Not too long ago, I was listening to a radio interview with Seth MacFarlane and Adam Carolla. I find both of these comedians hilarious, and I don't intend any antagonism in critiquing something that was said. They were talking about their atheism and the host brought up the point that (and this is a paraphrase), "there has to be something behind the universe." He was referring specifically to the apparent order within the universe. MacFarlane responded briefly by noting all of the chaos in the universe. I want to make two quick, general points about this before moving on to the conceptualist argument (CA).
First of all, the existence of chaos does not cancel out the reality of order. No matter how strange, paradoxical, and unintuitive some things can be, there's still quite a bit of order to be found. Always, or for the most part, whenever I throw something into the air, it comes back down. Secondly, and more to the point, even chaotic events are intelligible. And, since intelligibility presupposes order, it follows that there is order even behind elements of chaos. It is true at all times and in all places that A=A; that if A=B and B=C, then A=C; and that 2+2=4. No instance of chaos negates any of that.
As a result, I agree with the host's conclusion that there must be some kind of ordering principle, what Heraclitus called the "Logos," that makes the universe intelligible to our experiences. However, many people might reasonably ask: why does the Logos have to be God. More specifically, why does the Logos have to be the personal God that classical theists believe in? This is where I believe the CA can be used to supplement the argument from uniformity detailed above.
Chad McIntosh has already ably defended the CA on a number of occasions. One of his latest contributions can be found here: http://www.doxazotheos.com/?p=101. In this post, I'd like to simply offer my own take on the argument.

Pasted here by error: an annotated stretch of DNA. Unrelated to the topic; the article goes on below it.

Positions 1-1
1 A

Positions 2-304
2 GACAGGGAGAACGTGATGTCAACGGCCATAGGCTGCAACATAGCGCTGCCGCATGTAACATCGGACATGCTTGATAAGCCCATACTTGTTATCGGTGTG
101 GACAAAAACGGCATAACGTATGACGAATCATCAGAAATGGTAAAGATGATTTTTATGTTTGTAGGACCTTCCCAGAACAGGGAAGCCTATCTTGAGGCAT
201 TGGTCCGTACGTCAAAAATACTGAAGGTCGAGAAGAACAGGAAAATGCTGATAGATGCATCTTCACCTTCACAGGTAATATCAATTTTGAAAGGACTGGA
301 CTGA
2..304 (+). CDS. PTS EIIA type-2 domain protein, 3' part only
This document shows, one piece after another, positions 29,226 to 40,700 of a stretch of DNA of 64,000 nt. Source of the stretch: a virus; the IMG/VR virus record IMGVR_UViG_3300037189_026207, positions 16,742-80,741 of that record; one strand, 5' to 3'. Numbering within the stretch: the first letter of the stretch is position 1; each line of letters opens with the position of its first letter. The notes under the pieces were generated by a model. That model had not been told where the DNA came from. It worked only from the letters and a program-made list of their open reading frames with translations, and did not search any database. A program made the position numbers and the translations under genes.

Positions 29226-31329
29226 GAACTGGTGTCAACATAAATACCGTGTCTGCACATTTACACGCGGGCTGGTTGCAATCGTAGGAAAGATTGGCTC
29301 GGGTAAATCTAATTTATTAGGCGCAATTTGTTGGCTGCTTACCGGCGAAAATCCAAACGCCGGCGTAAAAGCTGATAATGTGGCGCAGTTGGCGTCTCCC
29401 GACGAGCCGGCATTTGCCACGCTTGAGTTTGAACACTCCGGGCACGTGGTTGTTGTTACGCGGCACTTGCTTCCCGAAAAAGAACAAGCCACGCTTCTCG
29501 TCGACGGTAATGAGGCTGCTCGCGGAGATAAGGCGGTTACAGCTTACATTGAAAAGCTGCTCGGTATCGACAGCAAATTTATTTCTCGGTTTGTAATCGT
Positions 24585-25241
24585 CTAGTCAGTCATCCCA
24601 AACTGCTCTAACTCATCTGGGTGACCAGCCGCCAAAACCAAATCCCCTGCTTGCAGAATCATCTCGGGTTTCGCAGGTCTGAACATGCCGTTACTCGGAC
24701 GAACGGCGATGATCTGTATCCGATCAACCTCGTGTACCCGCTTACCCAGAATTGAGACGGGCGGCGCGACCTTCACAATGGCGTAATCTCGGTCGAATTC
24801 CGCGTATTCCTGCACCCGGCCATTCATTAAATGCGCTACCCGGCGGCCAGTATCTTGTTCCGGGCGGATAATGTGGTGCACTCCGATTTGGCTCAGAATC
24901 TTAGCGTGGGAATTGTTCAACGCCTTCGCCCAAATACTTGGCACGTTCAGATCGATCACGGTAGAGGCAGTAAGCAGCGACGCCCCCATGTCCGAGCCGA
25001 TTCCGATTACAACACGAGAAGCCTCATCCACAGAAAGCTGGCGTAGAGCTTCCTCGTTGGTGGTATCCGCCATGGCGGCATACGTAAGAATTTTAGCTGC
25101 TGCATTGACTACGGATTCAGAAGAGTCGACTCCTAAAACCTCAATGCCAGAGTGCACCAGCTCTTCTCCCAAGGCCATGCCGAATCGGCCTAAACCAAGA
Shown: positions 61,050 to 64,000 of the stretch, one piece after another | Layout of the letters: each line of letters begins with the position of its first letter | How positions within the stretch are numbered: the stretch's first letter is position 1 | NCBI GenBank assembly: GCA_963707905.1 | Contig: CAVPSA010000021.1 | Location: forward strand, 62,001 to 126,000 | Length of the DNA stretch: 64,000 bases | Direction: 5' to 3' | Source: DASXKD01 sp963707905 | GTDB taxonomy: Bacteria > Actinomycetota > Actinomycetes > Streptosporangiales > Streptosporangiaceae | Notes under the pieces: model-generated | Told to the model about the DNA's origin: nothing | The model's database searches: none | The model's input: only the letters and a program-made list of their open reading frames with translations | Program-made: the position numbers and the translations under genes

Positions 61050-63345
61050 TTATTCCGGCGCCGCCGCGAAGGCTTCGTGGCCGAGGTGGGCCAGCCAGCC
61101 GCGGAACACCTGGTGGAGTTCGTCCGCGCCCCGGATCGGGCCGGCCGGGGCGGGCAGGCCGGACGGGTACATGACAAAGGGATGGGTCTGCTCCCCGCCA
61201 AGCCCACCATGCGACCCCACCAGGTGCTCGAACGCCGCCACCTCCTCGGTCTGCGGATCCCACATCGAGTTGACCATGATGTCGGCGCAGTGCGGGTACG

First of all, we have already noted the necessity and indispensability of abstract propositions, such as 2+2=4. Instead of using my time to tackle this issue in depth, I will turn instead to the conceptual nature of abstracta and what this implies for theism. So far, the argument can be summarized like this:
1. Abstract objects are either contingent, necessary and mind-independent, or necessary concepts of a mind.
2. Abstract objects are not contingent or mind-independent.
3. Therefore, abstract objects are necessary concepts of a mind.
We will focus, then, on the premise that abstracta are not mind-independent. What reason do we have for coming to this conclusion? Here's how I would outline the proof:
4. There is a causal relationship between a subject and the external object that is known.
5. Abstract objects do not stand in causal relations.
6. Hence, if abstract objects are external to the mind, then they cannot be known.
7. Abstract objects are known.
8. Therefore, abstract objects are not external to the mind (i.e. they are not mind-independent).
The truth of this syllogism depends upon (4) and (5). In defense of (4), imagine some object external to the mind, like your computer screen. As you read this, your eyes act as a bridge in the causal relationship between your mind and the screen in order for you to have knowledge of the screen, and of what is on the screen. Now, if there is no such causal relationship, then you wouldn't know that the computer screen is in front of you. This becomes highly problematic unless one thinks of abstracta as mental concepts, since abstract objects do not stand in causal relations, per (5). Abstract objects just don't do anything; they are causally inert. The transitive axiom has no weight or measurability, and it certainly cannot mow my lawn or file my taxes. This would mean that if the transitive axiom were mind-independent, then we would have no knowledge of it. Yet, we clearly do have knowledge of it, which means that it and other abstracta must be conceptual in nature.
This is the really interesting part. Take the union of all true propositions; we can call it U. U is itself an abstract object, and is therefore the concept of a mind. However, it cannot be the concept of just any mind, since only an omniscient mind would know all true propositions. Therefore, it logically follows that an omniscient mind exists. So, not only do we have rational justification for believing in a Logos, but we are reasonably brought to the conclusion that this Logos is a personal mind. And, to borrow a phrase from Thomas Aquinas, this everyone understands to be God.